RALEIGH -- The process of drawing political district lines throughout North Carolina is already causing friction well over a month before lawmakers convene for their legislative session. For years, questions have been raised if the current process is fair, but now there is about to be a new majority.
Every 10 years, states across the country redraw their maps to outline where political districts will lie. North Carolina is preparing for redistricting during next year's legislative session.
In a rare appearance before state lawmakers this week, Gov. Bev Perdue said she wants this redistricting process to be taken out of the legislators' hands and given to an independent redistricting commission.
Republican leaders immediately fired back.
“You compare what we inherited with what we intend to put into place,” said Speaker of the House Nominee Thom Tillis. “I think we will be proud of it, and unapologetic that it is both fair and legal.”
Tillis said this idea is something Republicans have pushed for years. As the minority party, they have argued maps like the current congressional district map are full of irregular lines meant to keep current political parties in power.
“I am thrilled to hear a senior Democratic official in this state say once and for all, 'We need to end the gerrymandering and unfair practices of the past,'” Tillis said.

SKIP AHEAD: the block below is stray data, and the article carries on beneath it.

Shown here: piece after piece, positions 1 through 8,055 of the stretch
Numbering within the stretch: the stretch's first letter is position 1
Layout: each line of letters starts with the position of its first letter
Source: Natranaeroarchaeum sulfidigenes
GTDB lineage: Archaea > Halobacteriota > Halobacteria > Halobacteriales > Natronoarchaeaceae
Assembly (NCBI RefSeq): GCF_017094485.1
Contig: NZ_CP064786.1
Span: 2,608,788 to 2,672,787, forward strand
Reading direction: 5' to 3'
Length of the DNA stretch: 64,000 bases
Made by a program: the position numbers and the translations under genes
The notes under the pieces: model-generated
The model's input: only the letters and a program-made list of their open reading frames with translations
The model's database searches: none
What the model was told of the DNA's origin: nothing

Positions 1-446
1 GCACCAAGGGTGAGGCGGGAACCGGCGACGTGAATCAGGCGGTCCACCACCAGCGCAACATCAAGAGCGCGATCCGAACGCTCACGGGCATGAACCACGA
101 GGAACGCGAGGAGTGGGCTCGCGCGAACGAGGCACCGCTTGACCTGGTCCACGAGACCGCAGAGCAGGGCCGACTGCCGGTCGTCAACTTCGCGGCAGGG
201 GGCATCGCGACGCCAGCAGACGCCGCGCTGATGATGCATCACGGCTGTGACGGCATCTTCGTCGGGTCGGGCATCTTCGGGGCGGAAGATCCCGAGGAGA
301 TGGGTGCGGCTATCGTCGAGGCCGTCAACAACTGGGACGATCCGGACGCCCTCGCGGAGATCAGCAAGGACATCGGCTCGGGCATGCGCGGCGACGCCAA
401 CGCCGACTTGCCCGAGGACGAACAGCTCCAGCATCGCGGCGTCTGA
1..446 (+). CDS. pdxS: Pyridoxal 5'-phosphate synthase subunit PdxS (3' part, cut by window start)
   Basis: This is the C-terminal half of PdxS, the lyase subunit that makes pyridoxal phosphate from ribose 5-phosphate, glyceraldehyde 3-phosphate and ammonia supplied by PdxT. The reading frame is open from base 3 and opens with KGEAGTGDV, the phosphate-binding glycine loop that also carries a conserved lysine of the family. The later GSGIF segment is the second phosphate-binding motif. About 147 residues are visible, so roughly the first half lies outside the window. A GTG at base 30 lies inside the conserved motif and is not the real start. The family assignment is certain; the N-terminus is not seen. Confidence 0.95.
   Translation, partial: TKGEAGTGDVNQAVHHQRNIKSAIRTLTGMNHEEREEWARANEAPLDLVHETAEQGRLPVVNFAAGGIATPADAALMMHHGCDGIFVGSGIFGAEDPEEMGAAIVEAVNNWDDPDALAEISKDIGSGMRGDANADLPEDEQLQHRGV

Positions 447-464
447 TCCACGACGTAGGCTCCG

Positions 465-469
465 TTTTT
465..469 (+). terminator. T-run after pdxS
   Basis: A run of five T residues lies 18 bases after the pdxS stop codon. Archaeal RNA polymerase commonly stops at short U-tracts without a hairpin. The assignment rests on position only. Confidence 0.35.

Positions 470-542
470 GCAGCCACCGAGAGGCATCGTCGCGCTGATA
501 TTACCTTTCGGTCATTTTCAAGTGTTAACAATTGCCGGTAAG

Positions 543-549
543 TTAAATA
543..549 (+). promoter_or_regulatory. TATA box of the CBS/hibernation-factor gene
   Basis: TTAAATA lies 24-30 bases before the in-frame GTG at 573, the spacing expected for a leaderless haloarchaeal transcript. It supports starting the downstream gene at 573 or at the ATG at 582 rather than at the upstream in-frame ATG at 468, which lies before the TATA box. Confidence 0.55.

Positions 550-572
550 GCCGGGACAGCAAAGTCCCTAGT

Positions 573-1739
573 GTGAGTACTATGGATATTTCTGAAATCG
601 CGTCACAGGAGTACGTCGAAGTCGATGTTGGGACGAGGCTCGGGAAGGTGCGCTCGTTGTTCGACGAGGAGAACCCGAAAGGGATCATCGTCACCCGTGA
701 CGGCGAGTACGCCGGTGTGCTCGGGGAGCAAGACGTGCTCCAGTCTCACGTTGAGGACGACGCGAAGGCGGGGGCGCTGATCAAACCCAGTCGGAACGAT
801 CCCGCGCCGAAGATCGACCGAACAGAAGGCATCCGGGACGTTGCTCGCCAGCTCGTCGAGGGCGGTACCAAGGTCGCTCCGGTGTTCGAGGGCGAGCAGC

However, Republicans said a commission cannot happen this year. They say there is not enough time to get one created, nominate people to sit on it and get the maps done in time.
Gov. Perdue disagrees.
“I don't see any reason that it can't be done,” Perdue said. “If you appoint the independent bi-partisan commission very quickly in February, this should be doable – easily doable.”
Republicans said their plan is to complete next year's redistricting map using the current method, but create this commission for the 2020 map drawing.
Democrats said they do not like that proposal.
"If it is good enough to do 10 years from now, it is good enough to do now,” said Rep. Ray Rapp.
Redistricting is a very contentious process in the state, with or without a commission. The last time it was done, the maps ended up in court with a judge deciding if they were fair and legal.
Republican lawmakers said they are already anticipating lawsuits about the district lines they draw in the upcoming session.